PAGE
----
No, This Weather Really Blows
I have been teaching introductory meteorology and climatology courses for 23 years. Read on for the most common misconceptions that my students have regarding science:
1) Draining water spins differently in the Southern Hemisphere than in the Northern Hemisphere
It is true that there is an apparent force caused by the earth’s rotation called the Coriolis Force or Coriolis Effect that does cause rotation in large high and low pressure systems. It is also true that these large rotating systems spin differently in each hemisphere (low pressure systems spin counter-clockwise in the NH while spinning clockwise in the SH).
What is NOT TRUE is that the Coriolis Force causes rotation in a sink or toilet bowl. The earth can only rotate an object once per day. Any body rotating much faster than once per day has forces that dwarf the Coriolis Force. Water draining in a sink certainly spins at a much higher rate than once per day. In reality, draining water can spin in either direction in either hemisphere. Flushing toilets are a particularly bad example because the water there is forced in a specific direction by the jets underneath the rim!
For more information please see the excellent explanation titled Bad Coriolis from a former graduate professor of mine at Penn State.
2) Rubber tires keep you safe in your car from lightning strikes
It is true that one is relatively safe in the car from lightning strikes. However, the tires are NOT the reason. Surprising to most is that the metal frame of the car actually keeps the occupants safe inside!
Electricity will flow along the surface of conductive objects such as metal or water. This is known as the skin effect or Faraday cage effect. That means that the lightning will flow along the outside of the car and eventually into the ground. This is why one should never step outside a car with a live power line touching the vehicle and one should avoid touching anything inside the cabin that may be connected to the outside such as door handles, radios, shifters, etc. Rubber tires offer much less resistance to lightning than the atmosphere it is passing through so if the lightning bolt can overcome the air, tires are a piece of cake!
Watch a car get struck by lightning!
3) Heat lightning is caused by hot, humid summer evenings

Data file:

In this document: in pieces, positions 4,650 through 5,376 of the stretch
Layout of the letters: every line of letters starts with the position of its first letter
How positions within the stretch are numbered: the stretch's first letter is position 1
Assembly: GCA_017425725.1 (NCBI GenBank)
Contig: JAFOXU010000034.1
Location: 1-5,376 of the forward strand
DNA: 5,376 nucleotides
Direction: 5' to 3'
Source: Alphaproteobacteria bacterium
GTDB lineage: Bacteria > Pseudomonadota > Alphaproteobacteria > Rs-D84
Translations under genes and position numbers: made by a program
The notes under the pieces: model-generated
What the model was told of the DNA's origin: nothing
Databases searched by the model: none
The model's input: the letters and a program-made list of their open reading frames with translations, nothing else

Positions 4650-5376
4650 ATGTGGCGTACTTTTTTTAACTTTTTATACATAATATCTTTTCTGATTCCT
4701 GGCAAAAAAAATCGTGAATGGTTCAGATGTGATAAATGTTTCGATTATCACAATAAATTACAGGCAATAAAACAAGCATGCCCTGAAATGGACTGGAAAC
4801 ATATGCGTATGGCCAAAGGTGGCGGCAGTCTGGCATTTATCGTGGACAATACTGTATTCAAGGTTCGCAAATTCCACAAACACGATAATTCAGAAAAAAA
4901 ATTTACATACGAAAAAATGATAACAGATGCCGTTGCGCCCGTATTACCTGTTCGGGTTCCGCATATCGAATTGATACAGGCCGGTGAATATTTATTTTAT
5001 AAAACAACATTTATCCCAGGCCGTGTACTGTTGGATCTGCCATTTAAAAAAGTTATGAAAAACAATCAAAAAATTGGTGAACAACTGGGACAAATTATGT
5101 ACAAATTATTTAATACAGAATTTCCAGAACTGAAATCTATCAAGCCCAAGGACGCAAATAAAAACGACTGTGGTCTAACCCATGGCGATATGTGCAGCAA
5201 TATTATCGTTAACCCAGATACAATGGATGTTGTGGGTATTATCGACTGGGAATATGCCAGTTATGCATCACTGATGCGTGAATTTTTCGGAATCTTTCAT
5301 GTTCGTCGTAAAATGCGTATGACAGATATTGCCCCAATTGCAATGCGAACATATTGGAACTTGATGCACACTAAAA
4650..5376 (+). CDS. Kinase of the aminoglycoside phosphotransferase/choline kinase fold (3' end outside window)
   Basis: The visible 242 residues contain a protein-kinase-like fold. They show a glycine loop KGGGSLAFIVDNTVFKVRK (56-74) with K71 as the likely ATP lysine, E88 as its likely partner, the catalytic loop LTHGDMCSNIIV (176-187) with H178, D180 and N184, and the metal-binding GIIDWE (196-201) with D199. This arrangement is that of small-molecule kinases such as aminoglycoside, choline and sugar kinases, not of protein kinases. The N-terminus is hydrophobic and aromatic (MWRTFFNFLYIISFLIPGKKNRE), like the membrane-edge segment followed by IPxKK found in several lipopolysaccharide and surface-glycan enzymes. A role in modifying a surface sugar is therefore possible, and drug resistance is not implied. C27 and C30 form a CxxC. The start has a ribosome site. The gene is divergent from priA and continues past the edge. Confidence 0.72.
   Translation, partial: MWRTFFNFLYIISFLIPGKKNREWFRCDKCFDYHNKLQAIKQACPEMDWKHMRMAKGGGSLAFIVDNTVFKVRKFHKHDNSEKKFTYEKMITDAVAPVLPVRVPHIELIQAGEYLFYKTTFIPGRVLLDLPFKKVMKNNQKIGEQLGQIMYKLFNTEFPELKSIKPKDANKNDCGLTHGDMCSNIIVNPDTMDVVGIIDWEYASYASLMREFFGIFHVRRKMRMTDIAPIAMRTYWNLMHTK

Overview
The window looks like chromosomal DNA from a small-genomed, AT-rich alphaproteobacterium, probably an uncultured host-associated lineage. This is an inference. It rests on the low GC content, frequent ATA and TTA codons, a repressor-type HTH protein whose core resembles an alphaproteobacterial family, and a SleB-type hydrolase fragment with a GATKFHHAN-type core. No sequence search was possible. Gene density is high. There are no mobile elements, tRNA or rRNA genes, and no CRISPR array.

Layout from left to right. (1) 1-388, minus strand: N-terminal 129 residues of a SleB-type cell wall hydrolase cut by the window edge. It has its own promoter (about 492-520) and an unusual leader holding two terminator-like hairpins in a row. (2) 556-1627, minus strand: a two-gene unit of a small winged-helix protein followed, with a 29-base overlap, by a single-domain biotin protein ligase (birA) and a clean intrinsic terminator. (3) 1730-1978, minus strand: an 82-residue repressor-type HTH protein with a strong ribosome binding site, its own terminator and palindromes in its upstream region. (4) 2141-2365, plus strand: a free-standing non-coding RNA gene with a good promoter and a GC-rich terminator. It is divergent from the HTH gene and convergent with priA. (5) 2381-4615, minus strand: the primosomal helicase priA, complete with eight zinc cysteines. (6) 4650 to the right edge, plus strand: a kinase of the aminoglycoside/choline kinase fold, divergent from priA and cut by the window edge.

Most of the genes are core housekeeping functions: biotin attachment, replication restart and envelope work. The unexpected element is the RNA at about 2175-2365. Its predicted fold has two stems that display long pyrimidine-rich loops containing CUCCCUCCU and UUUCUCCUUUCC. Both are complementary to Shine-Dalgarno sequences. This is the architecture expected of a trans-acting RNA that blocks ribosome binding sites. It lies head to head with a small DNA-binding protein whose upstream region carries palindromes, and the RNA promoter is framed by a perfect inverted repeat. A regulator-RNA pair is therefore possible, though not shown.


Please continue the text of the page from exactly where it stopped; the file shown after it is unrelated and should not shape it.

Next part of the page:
It is true that hot, humid conditions are favorable for thunderstorms. It is also true that lightning is caused by a thunderstorm. However, hot, humid air itself cannot generate lightning and there is no such thing as heat lightning!
When a lightning bolt passes through the air, it rapidly heats that air which causes the air to expand. The rapid expansion generates a sound wave known as thunder. Light travels 186,000 miles per second while the slow poke known as sound only travels at 1/5 miles per second. (As an aside: if one sees lightning and then counts the seconds until hearing thunder, every five seconds equals one mile of distance between the observer and the lightning.) Because of its tremendous speed, light from lightning can travel very far and very fast and is easily seen many miles away. However, sound may never reach one’s ears. The result is visible lightning but no audible thunder or what many people would call “heat lightning.”
4) It is only possible to balance an egg on the fall or spring equinox
Many people believe that on two days of the year (fall and spring equinox) the earth has no tilt and one can balance an egg. If one can balance an egg on the equinox, then one can balance an egg on any day! The earth’s “tilt” is 23.5 degrees every day of the year. Contrary to myth, the earth does not “lose its tilt” on these two days. The equinox is special because every location on earth gets 12 hours of day and 12 hours of night. That’s it!
5) Low pressure sucks air into its center
Wind is caused by various horizontal forces. One such force known as the pressure gradient force (PGF) causes air to move away from higher pressure and toward lower pressure in an attempt to equalize horizontal air pressure differences. Simply put, higher pressure systems are blowing air outward. Lower pressure systems are not sucking the air inward.
Moral of the story:
If somebody tells you “this weather really sucks”, you need to correct them by saying “no, this weather really blows.”